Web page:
For the one constant in politics is that every victory sows the seeds of the next defeat and every defeat sows the seeds of the next victory, unless eternal vigilance is applied. This means using a movement mentality that continually advances bold new ideas and keeps its grassroots watered.

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With a big shout-out to Lucinda Marshall at Feminist Peace Network for allowing me to cross post, here are the answers to all your questions about TARP–sort of, as best they can be answered, and so forth. Be sure and read all three of Lucinda’s posts on this topic. (Then please e-mail me,, and explain it to me.) Herewith, Lucinda, Elizabeth Warren, and Jon Stewart:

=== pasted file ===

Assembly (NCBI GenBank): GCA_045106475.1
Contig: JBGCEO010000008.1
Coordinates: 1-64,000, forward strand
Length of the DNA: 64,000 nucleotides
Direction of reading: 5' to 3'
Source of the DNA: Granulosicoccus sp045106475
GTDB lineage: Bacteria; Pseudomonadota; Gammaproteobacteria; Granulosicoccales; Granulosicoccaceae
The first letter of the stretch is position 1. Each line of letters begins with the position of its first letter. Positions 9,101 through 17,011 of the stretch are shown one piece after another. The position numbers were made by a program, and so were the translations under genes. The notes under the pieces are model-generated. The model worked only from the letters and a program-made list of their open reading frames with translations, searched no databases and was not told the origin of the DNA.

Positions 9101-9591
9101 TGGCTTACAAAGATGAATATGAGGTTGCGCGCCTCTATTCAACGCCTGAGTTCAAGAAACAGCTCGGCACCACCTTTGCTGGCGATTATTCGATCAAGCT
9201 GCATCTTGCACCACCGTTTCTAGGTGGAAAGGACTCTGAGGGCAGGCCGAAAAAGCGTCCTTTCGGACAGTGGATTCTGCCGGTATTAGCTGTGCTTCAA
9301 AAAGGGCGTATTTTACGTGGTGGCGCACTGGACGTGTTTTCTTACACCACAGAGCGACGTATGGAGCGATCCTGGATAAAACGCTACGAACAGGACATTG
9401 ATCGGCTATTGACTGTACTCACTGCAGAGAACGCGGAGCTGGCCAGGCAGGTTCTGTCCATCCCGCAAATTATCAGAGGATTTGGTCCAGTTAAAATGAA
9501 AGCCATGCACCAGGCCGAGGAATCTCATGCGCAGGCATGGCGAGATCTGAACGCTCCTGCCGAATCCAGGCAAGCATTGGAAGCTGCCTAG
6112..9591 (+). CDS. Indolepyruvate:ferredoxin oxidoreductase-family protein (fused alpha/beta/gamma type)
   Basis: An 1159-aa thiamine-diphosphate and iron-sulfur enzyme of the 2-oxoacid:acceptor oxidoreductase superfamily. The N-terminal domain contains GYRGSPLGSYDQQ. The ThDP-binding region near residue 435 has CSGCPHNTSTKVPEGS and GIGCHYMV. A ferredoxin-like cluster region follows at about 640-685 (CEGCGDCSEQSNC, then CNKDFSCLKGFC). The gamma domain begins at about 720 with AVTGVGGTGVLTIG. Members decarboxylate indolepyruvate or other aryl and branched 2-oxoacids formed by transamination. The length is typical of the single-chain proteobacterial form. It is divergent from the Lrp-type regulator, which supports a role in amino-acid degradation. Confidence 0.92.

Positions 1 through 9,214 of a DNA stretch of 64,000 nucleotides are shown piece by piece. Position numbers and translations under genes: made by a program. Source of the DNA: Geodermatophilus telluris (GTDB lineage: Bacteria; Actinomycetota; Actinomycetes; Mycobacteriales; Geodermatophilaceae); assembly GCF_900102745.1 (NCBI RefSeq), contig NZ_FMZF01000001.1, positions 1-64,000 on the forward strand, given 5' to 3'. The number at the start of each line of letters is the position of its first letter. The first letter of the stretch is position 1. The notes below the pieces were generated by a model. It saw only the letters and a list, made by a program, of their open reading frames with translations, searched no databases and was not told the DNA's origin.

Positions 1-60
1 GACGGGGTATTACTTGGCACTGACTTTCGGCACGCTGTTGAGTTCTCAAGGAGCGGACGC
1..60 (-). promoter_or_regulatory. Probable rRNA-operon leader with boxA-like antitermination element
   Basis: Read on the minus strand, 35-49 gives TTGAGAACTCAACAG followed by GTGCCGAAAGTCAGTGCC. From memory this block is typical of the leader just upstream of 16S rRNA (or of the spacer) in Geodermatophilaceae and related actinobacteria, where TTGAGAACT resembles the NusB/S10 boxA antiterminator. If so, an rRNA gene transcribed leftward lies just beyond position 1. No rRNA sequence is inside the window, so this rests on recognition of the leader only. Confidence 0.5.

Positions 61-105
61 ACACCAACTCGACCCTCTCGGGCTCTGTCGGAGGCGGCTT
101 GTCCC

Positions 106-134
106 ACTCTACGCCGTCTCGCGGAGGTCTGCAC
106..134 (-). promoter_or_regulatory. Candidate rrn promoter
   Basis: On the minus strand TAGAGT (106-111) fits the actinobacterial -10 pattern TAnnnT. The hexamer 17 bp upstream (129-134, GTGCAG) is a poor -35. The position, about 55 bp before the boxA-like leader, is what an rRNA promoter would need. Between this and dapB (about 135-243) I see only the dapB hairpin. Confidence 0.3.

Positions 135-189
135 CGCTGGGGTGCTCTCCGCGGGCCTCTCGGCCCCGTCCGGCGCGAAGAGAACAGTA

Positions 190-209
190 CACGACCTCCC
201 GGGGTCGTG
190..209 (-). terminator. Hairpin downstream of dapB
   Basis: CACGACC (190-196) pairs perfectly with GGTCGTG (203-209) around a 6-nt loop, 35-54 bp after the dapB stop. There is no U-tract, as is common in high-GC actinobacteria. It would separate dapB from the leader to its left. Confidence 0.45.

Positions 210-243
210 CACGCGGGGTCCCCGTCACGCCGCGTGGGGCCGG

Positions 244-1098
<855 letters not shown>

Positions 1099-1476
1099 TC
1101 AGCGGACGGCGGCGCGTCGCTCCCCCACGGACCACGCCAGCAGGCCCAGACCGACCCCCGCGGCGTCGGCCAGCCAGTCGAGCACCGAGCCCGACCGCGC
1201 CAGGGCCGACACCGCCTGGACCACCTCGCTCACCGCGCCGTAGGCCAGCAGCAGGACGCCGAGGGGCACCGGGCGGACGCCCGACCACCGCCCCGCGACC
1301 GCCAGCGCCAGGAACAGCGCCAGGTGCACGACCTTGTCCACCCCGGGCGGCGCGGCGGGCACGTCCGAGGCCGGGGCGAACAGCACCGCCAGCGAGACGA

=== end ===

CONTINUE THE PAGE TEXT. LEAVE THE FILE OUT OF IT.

In Parts 11 and 12 of The Girls Guide To The Economy we have highlighted the work of Elizabeth Warren, chair of the Congressional Oversight Panel over the TARP. Below are Parts 1 and 2 of her interview with Jon Stewart on the Daily Show on Wednesday. Kudos to Stewart for having her on because clearly she is not getting the airtime she should be getting which will become totally clear to you when you view these videos. It is critical that what she is saying be heard. Listen, cross-post, send to your mother, your boss, your worst enemy and everyone else–let’s insist that the Obama administration and the media pay attention to Elizabeth Warren.

The Daily Show With Jon Stewart Mon – Thurs 11p / 10c
Elizabeth Warren Pt. 1
Daily Show Full Episodes Political Humor & Satire Blog</a> The Daily Show on Facebook